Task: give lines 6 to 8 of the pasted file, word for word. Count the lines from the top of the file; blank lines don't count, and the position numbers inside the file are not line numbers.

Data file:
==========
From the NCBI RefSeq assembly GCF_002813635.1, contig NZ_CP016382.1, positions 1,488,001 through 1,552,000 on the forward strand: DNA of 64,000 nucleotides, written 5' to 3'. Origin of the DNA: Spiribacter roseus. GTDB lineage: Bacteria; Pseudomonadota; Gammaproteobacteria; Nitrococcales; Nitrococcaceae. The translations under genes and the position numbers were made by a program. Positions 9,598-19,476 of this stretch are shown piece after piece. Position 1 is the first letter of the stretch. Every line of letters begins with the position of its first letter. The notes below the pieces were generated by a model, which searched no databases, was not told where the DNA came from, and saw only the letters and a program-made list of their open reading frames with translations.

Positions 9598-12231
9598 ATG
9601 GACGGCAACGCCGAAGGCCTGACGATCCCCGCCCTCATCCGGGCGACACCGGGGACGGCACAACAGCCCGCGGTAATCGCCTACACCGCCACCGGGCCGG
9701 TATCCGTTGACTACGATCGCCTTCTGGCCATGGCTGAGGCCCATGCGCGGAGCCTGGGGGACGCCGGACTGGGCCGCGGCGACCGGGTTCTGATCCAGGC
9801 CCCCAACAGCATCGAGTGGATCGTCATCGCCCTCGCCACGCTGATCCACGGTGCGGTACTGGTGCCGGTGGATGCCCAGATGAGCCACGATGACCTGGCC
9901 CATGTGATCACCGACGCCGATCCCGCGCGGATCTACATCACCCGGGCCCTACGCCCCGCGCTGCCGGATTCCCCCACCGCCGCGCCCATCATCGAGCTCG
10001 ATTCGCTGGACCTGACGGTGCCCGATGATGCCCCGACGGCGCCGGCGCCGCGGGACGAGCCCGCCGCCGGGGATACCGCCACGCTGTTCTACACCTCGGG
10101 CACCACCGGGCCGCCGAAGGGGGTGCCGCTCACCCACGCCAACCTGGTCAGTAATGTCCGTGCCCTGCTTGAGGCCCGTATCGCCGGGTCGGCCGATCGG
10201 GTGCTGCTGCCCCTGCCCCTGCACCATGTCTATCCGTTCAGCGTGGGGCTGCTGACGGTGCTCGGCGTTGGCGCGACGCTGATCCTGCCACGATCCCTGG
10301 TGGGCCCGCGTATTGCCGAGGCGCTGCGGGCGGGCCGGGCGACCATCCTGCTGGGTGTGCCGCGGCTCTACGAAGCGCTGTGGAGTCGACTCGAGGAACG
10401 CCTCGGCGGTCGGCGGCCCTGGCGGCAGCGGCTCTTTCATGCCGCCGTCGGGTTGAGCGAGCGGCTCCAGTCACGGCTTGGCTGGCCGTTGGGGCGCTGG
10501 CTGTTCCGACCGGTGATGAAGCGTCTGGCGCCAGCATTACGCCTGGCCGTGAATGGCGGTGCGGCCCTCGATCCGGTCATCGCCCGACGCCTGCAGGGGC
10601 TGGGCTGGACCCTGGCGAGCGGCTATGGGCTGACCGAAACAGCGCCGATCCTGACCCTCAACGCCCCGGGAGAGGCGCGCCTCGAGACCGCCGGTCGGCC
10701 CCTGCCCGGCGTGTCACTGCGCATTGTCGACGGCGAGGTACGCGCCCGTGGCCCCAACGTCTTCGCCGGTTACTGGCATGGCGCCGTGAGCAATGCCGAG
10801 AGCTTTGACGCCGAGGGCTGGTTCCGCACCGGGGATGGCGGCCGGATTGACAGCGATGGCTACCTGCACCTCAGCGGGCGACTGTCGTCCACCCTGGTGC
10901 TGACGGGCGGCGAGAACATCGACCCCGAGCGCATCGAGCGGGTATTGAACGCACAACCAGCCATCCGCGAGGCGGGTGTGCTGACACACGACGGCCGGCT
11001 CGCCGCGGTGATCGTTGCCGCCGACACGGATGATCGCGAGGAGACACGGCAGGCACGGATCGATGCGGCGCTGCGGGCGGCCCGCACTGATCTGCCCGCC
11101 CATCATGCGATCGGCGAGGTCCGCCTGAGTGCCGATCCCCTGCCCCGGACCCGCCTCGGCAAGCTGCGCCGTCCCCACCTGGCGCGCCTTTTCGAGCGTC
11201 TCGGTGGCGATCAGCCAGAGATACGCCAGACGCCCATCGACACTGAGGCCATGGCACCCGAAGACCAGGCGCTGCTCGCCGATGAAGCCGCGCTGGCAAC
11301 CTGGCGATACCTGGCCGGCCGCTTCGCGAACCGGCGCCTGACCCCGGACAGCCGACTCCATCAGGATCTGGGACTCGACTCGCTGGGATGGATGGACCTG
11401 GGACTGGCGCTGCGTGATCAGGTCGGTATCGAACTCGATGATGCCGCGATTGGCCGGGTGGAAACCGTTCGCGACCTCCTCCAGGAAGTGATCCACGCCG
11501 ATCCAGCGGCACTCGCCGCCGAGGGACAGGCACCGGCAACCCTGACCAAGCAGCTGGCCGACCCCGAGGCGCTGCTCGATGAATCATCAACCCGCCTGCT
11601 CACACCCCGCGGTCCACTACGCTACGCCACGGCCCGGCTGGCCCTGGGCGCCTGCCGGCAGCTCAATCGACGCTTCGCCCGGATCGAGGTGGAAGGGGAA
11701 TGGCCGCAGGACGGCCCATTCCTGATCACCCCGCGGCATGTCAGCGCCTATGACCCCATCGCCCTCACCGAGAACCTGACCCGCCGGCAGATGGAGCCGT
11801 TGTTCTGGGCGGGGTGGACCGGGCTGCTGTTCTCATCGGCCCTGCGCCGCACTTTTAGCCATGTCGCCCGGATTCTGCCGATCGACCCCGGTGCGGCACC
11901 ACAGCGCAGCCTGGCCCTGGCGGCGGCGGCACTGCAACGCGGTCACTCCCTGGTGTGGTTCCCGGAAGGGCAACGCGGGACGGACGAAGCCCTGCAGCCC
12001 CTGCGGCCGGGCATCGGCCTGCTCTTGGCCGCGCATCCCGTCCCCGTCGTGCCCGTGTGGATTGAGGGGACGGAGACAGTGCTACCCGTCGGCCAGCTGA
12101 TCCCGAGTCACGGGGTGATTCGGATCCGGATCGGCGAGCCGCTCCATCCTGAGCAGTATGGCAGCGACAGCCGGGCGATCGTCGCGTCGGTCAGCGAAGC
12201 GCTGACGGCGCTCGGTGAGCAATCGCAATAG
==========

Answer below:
9801 CCCCAACAGCATCGAGTGGATCGTCATCGCCCTCGCCACGCTGATCCACGGTGCGGTACTGGTGCCGGTGGATGCCCAGATGAGCCACGATGACCTGGCC
9901 CATGTGATCACCGACGCCGATCCCGCGCGGATCTACATCACCCGGGCCCTACGCCCCGCGCTGCCGGATTCCCCCACCGCCGCGCCCATCATCGAGCTCG
10001 ATTCGCTGGACCTGACGGTGCCCGATGATGCCCCGACGGCGCCGGCGCCGCGGGACGAGCCCGCCGCCGGGGATACCGCCACGCTGTTCTACACCTCGGG